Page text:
Thrashing Hong Kong: Metal bands on the rise

Thrashing Hong Kong: Metal bands on the rise

A look at how Hong Kong label Trinity Records is helping Asian metal come of age


The Hipchingse (協青社) is on a back street, sandwiched by high-rises. It looks like a school. Inside is one of Hong Kong's less-hyped indie music venues, Hang Out (蒲吧), where a heavy metal concert is in full swing.

Myproof, an underground melodic metal band from Tokyo, is cracking Japanese ballad-influenced growls on stage alongside four Hong Kong metal bands. And although some people find it hard to imagine the infamously shy Hong Kong audience in a mosh pit, there is, indeed, a mosh pit. The metal genre has a following in Hong Kong that is emerging strong, nurtured by concert producers like Sunny (who only wants to be known by his first name), owner of Trinity Records and founder of the Tomahawk Metal Fest. Sunny is watching the mosh pit like an adoring father.

"It will take time, maybe another generation for people to understand [metal]," he says about the local metal scene. Sunny had to start from scratch when he first started to promote the genre in Hong Kong in 1990s. There wasn't much going on and it was hard to get the attention of the fickle, trend-chasing public.

Half-Chinese, half-Sri-Lankan, Sunny came to Hong Kong and began working at the age of 18, doing whatever he could. One day he went to a friend's house and put on a Black Sabbath record. From that point on, two decades were spent chasing music, dreaming metal. He bought a cheap guitar, played at least five hours a day, formed a thrash metal band named Azylum, put out a sold-out EP, disbanded, and opened a shop in Kowloon City that imported metal t-shirts and mail-ordered metal albums. That was over a decade ago, the fetal stage of Trinity Records.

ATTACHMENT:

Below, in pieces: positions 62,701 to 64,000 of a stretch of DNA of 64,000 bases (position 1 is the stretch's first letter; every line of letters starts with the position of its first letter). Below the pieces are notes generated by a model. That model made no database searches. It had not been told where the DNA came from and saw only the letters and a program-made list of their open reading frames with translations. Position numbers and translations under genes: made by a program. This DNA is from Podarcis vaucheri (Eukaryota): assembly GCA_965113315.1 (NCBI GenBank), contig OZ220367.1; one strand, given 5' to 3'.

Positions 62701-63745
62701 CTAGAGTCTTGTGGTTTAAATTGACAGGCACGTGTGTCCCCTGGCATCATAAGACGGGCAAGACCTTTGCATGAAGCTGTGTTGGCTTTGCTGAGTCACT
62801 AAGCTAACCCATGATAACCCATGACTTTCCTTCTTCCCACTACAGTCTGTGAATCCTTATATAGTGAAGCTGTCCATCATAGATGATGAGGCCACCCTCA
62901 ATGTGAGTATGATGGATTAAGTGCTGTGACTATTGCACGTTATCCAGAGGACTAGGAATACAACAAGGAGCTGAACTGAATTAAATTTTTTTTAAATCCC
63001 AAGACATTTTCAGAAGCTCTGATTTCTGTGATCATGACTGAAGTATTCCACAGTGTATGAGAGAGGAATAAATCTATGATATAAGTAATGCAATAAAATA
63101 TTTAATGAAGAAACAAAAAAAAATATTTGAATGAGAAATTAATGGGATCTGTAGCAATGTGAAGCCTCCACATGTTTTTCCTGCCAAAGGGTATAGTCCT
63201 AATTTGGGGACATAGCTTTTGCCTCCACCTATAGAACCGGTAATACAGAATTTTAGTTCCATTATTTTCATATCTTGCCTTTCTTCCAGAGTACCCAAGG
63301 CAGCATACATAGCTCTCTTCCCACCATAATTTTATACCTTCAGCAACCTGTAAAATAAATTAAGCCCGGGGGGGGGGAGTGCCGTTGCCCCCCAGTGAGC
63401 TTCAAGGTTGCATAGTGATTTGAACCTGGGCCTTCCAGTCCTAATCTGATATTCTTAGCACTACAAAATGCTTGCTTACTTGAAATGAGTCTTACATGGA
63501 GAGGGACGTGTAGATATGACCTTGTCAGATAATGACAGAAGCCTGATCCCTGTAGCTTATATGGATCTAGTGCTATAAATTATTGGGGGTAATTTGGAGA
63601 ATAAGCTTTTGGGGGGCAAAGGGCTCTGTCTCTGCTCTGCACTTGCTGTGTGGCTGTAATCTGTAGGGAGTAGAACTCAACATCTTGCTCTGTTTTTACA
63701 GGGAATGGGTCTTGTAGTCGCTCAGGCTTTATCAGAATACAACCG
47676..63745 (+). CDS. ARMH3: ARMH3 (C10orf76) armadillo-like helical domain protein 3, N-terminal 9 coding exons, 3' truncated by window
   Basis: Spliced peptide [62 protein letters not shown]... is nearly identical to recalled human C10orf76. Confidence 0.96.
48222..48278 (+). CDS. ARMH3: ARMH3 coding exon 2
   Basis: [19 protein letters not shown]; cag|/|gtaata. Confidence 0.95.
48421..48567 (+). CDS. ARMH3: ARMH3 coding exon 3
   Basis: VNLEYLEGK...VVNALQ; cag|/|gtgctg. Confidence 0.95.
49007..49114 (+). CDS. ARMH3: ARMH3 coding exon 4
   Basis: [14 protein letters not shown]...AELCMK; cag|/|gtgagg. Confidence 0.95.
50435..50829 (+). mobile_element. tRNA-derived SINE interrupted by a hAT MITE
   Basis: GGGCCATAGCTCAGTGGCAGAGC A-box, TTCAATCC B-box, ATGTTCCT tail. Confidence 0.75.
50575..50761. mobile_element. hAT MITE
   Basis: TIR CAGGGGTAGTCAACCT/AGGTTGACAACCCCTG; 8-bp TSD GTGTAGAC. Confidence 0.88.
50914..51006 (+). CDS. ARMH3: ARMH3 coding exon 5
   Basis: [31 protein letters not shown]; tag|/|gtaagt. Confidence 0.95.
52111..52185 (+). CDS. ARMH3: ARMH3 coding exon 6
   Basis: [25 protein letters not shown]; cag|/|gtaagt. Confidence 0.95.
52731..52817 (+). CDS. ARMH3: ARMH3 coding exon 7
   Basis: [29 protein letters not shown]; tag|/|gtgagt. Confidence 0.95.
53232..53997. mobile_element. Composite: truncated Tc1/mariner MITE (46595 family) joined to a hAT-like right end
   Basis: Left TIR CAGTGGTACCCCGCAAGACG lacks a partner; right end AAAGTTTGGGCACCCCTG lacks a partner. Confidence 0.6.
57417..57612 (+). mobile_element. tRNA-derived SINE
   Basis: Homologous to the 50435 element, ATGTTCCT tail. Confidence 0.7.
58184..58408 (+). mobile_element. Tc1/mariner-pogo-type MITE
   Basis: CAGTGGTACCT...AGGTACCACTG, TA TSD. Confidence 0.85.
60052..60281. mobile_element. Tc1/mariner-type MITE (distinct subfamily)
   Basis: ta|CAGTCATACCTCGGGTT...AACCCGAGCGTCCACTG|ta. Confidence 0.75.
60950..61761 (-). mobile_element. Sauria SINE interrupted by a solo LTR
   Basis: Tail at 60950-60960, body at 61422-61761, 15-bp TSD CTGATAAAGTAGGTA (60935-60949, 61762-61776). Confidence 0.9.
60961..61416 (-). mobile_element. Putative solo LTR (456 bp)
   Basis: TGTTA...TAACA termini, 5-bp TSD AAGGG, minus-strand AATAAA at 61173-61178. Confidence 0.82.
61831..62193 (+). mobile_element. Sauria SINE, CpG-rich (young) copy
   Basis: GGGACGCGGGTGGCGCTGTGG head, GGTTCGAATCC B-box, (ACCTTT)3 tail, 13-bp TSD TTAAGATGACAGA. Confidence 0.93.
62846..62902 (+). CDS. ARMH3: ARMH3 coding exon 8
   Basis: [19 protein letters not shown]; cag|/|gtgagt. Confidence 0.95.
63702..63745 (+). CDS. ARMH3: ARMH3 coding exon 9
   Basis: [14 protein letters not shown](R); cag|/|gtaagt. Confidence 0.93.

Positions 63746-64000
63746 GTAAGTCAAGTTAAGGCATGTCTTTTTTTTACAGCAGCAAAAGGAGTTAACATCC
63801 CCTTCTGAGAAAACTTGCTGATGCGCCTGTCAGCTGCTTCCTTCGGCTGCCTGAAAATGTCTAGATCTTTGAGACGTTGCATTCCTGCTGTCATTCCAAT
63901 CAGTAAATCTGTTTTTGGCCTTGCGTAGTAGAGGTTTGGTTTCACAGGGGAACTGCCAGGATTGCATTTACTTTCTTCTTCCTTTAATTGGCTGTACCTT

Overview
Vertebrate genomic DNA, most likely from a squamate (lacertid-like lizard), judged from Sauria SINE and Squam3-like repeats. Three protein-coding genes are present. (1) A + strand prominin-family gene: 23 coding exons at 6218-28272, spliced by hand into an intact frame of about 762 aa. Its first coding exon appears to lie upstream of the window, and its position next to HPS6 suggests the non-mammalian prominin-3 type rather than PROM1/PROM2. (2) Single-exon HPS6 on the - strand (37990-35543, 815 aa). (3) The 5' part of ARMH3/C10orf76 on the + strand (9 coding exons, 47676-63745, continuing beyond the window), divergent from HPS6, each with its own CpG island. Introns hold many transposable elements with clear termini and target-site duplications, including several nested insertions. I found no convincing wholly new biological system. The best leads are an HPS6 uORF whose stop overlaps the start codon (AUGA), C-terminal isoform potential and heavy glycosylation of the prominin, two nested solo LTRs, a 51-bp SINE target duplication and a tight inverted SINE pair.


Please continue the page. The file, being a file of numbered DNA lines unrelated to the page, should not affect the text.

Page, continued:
When business became steady at the store, Sunny started signing metal bands. "I said, look, these people need to be pushed. Bands who sent me demos in Asia are so talented. We need to actually grow them," The first official band to sign under Trinity Records was Deathguy, from Thailand, then Sword of Darkness from Vietnam. He then signed a couple of European and American bands to make the label "recognized as Asian, but global" and later continued to sign bands from Hong Kong, Taiwan, Singapore, and South Korea. Now, with a dozen or so Asian metal bands under its belt, Trinity Records proudly chants the slogan "Inspire a New Wave of Asian Metal."

While close friends advised Sunny to give up, he stayed positive. Many concerts he organized ran on a deficit, but he believed the record shop would make money to fill the loss. This year, a Thrash Metal Fest is in the works and the Tomahawk Metal Festival takes place regularly.

"Kids now start with Jonas Brothers. But what comes after Jonas Brothers? There needs to be something. Say, Green Day. Great, Green Day, but what are their influences? Metallica. Let's research Metallica! Then they get bored and want something heavier ... Slayer! Slayer just had a great album!" He goes on and on -- the typical progression of exposure to metal for a Hong Kong kid. The conclusion is ambitious. "You can say it's a music movement. I am part of that." 

Hong Kong band Maniac.

Japanese band Myproof. Black Wine at Hang Out.Ho Mei, guest drummer of the Darkness Pool.

Getting there


Hang Out: 1/F, 2 Holy Cross Road, Sai Wan Ho, tel +852 2568 1110

www.trinitymusichk.com
www.tomahawkmetalfest.com

Born in Taipei, raised in Hong Kong, educated in Chicago, and now based in New York and Hong Kong, Thomas meanders between the East and the West working as a journalist-artist.
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